Monday, October 12, 2009

Book Review: The House in Grosvenor Square

This book was written by Lenore Rose Burkard. It is what she calls a Regency Inspirational Romance. This takes place in England during the year of 1813. The protagonist or the main character is Ariana Forsythe and this is what Lenore has to say about how she began writing the books during the Regency period.

"There were Christian books that approached the genre," she says,"But they fell short of being a genuine Regency. I finally gave up looking and wrote what I myself was looking for." she also enjoys writing articles, reading, parenting, family movie nights, swimming, and gardening. For those of you who might be wondering what type of book this is - it is a book that is full of old words that are rarely used. However, they are delightful and interesting to read. Lenore actually has a glossary in back of the book with the meaning to words that you might not be used to. It's easy to figure out what most of the words mean in the context of the sentence. It takes a little more concentration to read a book of this nature but is well worth it in the end.
Let me give you an example from a paragraph on the first age of the book:

She looked at him challengingly, as she sat across from him in his expensive, plush black coach. Faultlessly handsome, Philip Mornay was dressed stylishly in a twin-tailed frock coat, buff pantaloons, and polished black boots. His beautifully tied cravat puffed slightly out from an embroidered white waistcoat, and his dark hair and famously handsome features were framed by a top hat. Everything he wore looked new. His clothing always did, and yet he might have worn it a dozen times, so comfortable did he appear in his attire.

If you've never read a book that was written in this kind of language and you enjoy words then I encourage you to read this book. Not only is the language interesting but the book is very well written and the plot will keep you on the edge of your seat to the end. I'll give you the summary that is written on the back of the book which might just give you a little hint of the excitement that is within the book.

As Ariana Forsythe plans her wedding to Phillip Mornay, she must adjust to the realization that she is soon to become the wife of an extremely wealthy man. She wonders if it's wrong to rejoice that her future husband is rich. But she promises to use her new position to do what she can to aid the numerous street wiafs she sees all too often in London.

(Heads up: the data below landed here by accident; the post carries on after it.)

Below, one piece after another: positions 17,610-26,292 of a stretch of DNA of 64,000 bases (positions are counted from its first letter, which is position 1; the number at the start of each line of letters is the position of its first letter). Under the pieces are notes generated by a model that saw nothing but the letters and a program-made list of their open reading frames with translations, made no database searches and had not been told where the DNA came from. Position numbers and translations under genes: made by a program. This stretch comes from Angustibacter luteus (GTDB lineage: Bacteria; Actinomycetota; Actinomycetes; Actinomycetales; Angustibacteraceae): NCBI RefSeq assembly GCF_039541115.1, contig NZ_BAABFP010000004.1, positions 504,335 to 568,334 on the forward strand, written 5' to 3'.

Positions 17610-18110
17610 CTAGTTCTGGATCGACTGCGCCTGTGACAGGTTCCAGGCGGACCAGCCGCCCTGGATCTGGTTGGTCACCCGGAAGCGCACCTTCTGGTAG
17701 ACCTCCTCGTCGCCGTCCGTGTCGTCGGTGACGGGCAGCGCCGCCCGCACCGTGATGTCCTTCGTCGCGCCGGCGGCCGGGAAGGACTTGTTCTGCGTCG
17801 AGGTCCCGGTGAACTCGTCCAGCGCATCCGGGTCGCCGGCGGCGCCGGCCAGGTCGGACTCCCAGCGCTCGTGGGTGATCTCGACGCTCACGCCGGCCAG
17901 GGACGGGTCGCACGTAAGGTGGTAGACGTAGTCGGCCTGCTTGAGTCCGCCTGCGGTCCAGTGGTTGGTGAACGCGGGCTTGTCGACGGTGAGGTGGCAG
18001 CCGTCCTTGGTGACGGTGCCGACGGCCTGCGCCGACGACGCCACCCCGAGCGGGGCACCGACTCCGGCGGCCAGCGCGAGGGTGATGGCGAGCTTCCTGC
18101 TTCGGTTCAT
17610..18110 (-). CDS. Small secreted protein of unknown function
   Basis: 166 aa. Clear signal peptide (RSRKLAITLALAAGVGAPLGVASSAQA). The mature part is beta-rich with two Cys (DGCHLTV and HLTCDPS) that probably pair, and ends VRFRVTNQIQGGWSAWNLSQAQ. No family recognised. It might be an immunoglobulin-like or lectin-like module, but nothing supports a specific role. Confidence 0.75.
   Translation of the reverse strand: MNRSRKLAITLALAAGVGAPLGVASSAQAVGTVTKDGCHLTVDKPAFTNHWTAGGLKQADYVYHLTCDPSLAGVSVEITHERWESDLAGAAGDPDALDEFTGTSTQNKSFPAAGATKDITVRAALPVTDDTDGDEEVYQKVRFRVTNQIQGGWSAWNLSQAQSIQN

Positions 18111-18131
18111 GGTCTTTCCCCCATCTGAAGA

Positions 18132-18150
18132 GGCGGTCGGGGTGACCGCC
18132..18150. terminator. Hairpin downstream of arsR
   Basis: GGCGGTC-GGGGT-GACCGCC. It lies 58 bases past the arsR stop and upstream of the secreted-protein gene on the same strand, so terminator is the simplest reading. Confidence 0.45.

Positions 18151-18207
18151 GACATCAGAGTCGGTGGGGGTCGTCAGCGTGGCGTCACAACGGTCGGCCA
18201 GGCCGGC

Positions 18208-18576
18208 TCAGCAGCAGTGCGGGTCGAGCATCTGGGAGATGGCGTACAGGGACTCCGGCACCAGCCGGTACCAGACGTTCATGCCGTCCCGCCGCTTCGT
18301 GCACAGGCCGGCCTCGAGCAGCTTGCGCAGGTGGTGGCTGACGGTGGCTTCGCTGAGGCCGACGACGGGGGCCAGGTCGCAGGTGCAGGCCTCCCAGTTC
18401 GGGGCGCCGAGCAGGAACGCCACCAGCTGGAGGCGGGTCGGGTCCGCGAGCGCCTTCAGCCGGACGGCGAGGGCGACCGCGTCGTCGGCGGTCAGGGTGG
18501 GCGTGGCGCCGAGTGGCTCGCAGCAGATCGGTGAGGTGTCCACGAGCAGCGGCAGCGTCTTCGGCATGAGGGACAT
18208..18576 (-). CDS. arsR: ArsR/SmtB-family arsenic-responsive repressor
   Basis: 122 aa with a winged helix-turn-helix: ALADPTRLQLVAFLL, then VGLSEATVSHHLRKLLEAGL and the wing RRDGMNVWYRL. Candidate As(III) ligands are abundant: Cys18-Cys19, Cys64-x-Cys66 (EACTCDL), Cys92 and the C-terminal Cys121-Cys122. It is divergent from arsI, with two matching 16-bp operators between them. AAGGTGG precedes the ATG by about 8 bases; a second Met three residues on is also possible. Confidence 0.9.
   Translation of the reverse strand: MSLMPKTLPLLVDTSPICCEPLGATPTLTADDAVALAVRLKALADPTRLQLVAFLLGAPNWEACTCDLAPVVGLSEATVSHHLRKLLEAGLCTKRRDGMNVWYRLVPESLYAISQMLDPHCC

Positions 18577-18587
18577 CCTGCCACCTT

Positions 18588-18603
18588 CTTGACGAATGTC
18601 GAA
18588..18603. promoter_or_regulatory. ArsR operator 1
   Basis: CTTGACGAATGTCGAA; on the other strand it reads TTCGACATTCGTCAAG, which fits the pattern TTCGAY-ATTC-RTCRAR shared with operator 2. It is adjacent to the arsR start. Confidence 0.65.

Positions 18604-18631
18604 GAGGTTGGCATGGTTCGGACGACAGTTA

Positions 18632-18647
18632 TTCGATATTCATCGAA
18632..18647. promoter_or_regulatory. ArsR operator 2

During a tour of her future home - the house in Grosvenor Square - Ariana impulsively makes plans to redecorate (just a little) according to her tastes. But when Phillip arrives home later, he is informed that an expensive silver candlestick and a miniature portrait of George III have gone missing. Moreover, each time Areana visits the house, another item disappears.

When Ariana suffers an abduction attempt by two villains, and other mysterious goings-on are unexplained, Mr. Mornay must unravel the mystery of who is after Ariana and why. He knows he has to prevent any harm from befalling his future bride, even if it means he must keep her under lock and key in his own house!

Romance, suspense, and a deft touch of humor are part of the wonderful story of Phillip Mornay and Ariana Forsythe's march to the altar.

Now, tell me that doesn't sound like an exciting adventure! As always Happy Reading.
Even her web site is a journey back in time:

1 comment:

  1. Thank you, Deborah, for such a lovely review of The House in Grosvenor Square. Your readers may be interested in winning the book from blogger Cynthia Hickey at her site this week: She is doing a giveaway and one commenter will win a copy from me. Thanks again, and I pray blessings for you with your own writing.

    Linore Rose Burkard